Why is Neptune's magnetic field so weird? An exotic molecule may be the answer

In the depths of our solar system — a realm where chemistry meets speculation — scientists have reported the possible existence of a molecule known as aquodiium, an elusive cousin of the ammonium ion. If true, that could explain oddities in Neptune and Uranus’ magnetic fields.

This is a big deal because stable aquodiium, which consists of four atoms of hydrogen and one atom of oxygen (H4O2+), has never been observed before due to the high energy barrier involved in adding a second proton to the molecule hydronium (H3O+), which is how aquodiium must be formed. Hydronium, however, is a bit easier to create. It forms through the fundamental process of adding a proton to water. The jump from hydronium to aquodiium is the hard part.

Related: 3 tiny new moons found around Uranus and Neptune — and one is exceptionally tiny

However, with the help of advanced computer models, researchers have pinpointed a potential habitat for aquodiium: the extreme pressures found in the cores of ice giants Uranus and Neptune. And, importantly, its presence in this intense, icy environment may help explain the planets’ unusual magnetic fields — weirdly, they’re both highly tilted relative to their axis of rotation and significantly offset from the planets’ centers.

Could aquodiium be to blame?

Peculiar chemistry for peculiar worlds

Due to having a similar size and mass, the cores of Neptune and Uranus are almost identical. Both have rocky cores like Jupiter and Saturn, but unlike their larger neighbors, their internal pressures are not sufficient to convert molecular hydrogen into an electrically conducting liquid metal. Instead, a large mantle of icy water and ammonia forms about 12,427 miles (20,000 kilometers) below these worlds’ surfaces.

This is where things get interesting: the study’s authors suggest the planets’ unusual magnetic fields could be generated by ions acting as charge carriers. Ions are atoms or molecules with a net electrical charge resulting from the loss or gain of one or more electrons. These ions pertaining to Uranus and Neptune’s magnetic fields don’t have to exist solely as standalone protons but could also include hydronium, ammonium — and aquodiium.

In chemistry, a molecule typically exists in its lowest energy form, known as the ground state. This is because nature tends to follow the path of least resistance, and the ground state minimizes factors such as bond strain, meaning atoms within the molecule are connected at less-than-ideal angles, and electrostatic repulsion, where charged atoms or groups within the molecule repel one another. The challenge with forming aquodiium (H4O2+) lies in the increased electrostatic repulsion and strain that occur when adding a second proton to the hydronium ion — it’s like trying to bring together two positively charged magnets.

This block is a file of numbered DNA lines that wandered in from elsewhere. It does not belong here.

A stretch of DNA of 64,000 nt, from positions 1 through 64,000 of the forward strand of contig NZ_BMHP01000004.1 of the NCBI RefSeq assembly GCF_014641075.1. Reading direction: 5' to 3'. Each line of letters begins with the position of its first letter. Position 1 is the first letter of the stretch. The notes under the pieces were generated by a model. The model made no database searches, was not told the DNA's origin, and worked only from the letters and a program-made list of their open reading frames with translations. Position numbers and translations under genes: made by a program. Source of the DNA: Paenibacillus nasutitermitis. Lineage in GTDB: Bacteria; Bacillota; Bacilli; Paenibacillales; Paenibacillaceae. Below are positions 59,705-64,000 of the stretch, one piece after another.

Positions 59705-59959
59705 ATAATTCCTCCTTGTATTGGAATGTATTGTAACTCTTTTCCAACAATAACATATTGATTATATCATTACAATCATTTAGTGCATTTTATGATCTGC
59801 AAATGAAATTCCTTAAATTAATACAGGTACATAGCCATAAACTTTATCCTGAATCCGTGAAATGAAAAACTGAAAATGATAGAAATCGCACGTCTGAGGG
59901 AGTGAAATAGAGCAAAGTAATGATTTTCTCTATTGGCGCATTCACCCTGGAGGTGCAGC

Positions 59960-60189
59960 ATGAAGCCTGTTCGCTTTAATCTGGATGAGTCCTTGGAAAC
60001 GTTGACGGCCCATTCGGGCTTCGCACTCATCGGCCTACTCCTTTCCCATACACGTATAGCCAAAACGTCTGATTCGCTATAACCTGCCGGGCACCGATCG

When a proton is added to water to form hydronium, those two factors are more easily overcome; the resulting molecule has a positive charge localized on only one of the oxygen atoms, with the hydrogen atoms arranged in a stable geometry around the oxygen atom in the center. To go from this situation to aquodiium, you’d need to adding a second proton to the structure — but that would increase the amount of positive charge in the molecule, leading to significant electrostatic repulsion between both the positively charged protons and disrupting the hydronium’s existing molecular structure, creating strain.

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Under normal conditions, these factors don’t allow stable aquodiium to form. The only way it’d be possible would be if enough energy were present in the reaction to force the molecule to come together anyway, amid all the strain, repulsion, and other complications not even discussed. We don’t have that kind of energy on Earth. However, under the extreme conditions in Uranus and Neptune, there may indeed be enough energy.

The scientists reported that aquodiium appeared as a plausible outcome in their simulations specifically because the very high pressures found in these worlds encourages the bonding of oxygen and hydrogen ions such that aquodiium can be stabilized. And if stable aquodiium lurks in these planets, well, we may finally be on the road to decoding where they get their odd magnetic fields.

The study was published in May in the journal Physical Review B.

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